Thursday, 28 June 2012

Cambodia - Day 1 (My Hubby's a hero!!)

We left Australia on Tuesday morning and flew to Singapore.  We stayed overnight in Singapore and visited the Night Safari which was absolutely wonderful.  The Safari has a train that goes all the way around and you are also able to walk the tracks to view the animals at your leisure.  The displays are very well set up with very unobtrusive fencing and keepers who call to the animals and throw them small treats to keep them alert and active.

Our flight to Siem Reap yesterday was pretty uneventful.  We had a short stop at Da Nang in Vietnam.  It was fascinating to see all the aircraft hangers and even fighter planes in them I would gather were from the war years.

We arrived in Cambodia in the late afternoon and the security to get in the country is quite interesting.  When we got off the plane we walked across the tarmac to the terminal.  Here we were met by someone checking our boarding pass from the plane - not sure how else we would have arrived at that door if we hadn't come off that plane given the number of bods watching as we walked across the tarmac! There were some people going on to Singapore so I guess they were making sure none of them tried to slip through.  After that we had three pages of documentation, including a passport photo and $20 US to had over for our visas.  On to the next counter where they give you back your passport with the newly attached visa and a piece of blue paper.  On to the next gate where you hand over the blue paper and voila you are now in Cambodia!

We were met outside by a tuk tuk driver from our accomodation.  We had decided that it was the easy way given we do not know the costs etc here.  I had photos but at this minute Richard is trying to download a file recovery program on his computer because the disk from my little camera appears to have decided to choose now to die!! (Yay he rescued the photos!!!)

The trip from the airport was the usual asian craziness.  Motorbikes and scooters with seemingly impossible numbers of people on them.  Most of the people not wearing helmets, but in some cases the adults wore helmets and children did't. There were dogs and cows on the side of the road and the traffic was going chaotically every which way but still it all seemed to flow somehow.

Our accommodation is lovely.  We are staying at a place called 'The Golden Banana' and somehow it reminds me a lot of the place were stayed at in Marakesh.  There is a pool in the middle of the building and our room is on the first floor.  The stairway to our room is very steep.  We were greeted with an iced lime tea...yum!  We only settled in for a few minutes before going out for dinner.  I have to say that we were not overly taken with the food last night.  We had spring rolls which were quite tasty and followed them with a curry (very, very mild) and a fish amok which was also quite boring.  I somehow expected the food to be spicy like Thai food.  I guess we will keep searching for something more exciting!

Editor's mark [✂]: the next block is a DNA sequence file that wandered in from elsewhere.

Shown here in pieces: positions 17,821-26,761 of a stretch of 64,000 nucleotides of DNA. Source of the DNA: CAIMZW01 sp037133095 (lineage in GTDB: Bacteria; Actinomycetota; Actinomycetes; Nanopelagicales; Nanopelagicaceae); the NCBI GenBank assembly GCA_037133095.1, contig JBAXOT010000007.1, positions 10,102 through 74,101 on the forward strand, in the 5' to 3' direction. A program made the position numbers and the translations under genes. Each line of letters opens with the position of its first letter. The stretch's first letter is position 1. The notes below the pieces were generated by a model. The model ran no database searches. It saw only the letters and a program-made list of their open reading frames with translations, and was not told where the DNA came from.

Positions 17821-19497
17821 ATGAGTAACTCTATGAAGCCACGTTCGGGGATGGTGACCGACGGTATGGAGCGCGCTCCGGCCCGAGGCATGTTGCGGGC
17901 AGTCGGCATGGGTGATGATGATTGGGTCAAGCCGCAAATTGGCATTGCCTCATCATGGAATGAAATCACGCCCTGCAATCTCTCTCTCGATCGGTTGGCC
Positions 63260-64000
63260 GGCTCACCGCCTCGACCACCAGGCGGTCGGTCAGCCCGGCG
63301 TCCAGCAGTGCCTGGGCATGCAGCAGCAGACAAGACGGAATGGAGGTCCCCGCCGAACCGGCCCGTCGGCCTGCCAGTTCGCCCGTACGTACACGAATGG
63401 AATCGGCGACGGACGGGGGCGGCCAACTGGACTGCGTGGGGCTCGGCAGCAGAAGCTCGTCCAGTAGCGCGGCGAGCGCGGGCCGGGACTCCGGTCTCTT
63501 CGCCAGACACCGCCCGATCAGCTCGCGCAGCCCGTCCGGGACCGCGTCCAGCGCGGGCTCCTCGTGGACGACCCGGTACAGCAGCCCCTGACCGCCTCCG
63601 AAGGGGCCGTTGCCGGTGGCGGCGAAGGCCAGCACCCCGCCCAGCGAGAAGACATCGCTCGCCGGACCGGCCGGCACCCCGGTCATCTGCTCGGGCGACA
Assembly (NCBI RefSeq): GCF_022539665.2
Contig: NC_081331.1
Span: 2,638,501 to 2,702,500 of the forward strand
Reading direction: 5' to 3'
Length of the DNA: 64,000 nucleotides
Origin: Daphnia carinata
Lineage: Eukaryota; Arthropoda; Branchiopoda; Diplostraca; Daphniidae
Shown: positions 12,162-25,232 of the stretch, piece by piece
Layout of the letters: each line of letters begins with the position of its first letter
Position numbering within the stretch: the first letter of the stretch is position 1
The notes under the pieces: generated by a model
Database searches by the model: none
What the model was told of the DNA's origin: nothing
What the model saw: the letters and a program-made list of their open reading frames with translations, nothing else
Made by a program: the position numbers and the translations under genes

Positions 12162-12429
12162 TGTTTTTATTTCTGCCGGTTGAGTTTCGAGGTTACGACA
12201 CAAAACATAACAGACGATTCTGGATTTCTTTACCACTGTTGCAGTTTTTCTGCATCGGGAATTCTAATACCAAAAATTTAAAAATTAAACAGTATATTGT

After dinner we decided to wander through one section of the night markets.  We were walking down the first aisle when we realised that the heavens had opened up and it was teaming down.  Within minutes areas of the markets were ankle deep in water and the stall owners were putting up sheeting to protect their wares.  In typical tropical style it had eased right off after a few minutes and we managed to make it back to our room without getting too drenched.  More impressively we managed to jump the puddles well enough that our shoes stayed relatively dry.

This morning after breakfast we went to the artisan's centre.  It is a place where they teach disadvantaged youth (18 to 25 year olds) to produce silk paintings, and make ornaments of painted timber , silver dipped, carved wood or carved stone for the local tourist industry.  It was fascinating and great to see them trying to provide a living for the local people.  The women who were doing the silk painting were all deaf and mute and were also being taught to communicate using sign language.  The guide who took us around started off as an apprentice wood carver and has gone on to study further and learn English so that he could be trained as a tour guide.

There are obviously many poor people here and many affected by the landmines.  We have encountered a few children begging on the street and one women who seemed to be sky high and told us to 'f*** off' when we said no to her request for money.

After visiting the artisan's centre we went for a bit of a wander around town and then sat at a bar called 'The Red Piano' on the corner of Pub Street and watched the world go by for a while.  Richard had a beer and I had a 'Tomb Raider' cocktail.  Apparently it was Angelina Jolie's favourite when she was here.  It was a cointreau, lime and soda.  Very yummy!!

These are some of the views from where we were sitting:

We decided to come back to our room and have a rest from the afternoon heat.  We had not long been in our room and the sky opened up again and down it poured!  It has stopped now and Richard has found a program that says it is recovering the photos.....we'll see.  I'll post this now and if we get those photos I will add some of them later.  We do have photos on Richard's camera we just don't have a card reader that is working!  So technology is defeating us....just be patient they will be worth the wait!! (I knew they would be!!!)

Big hugs to you all.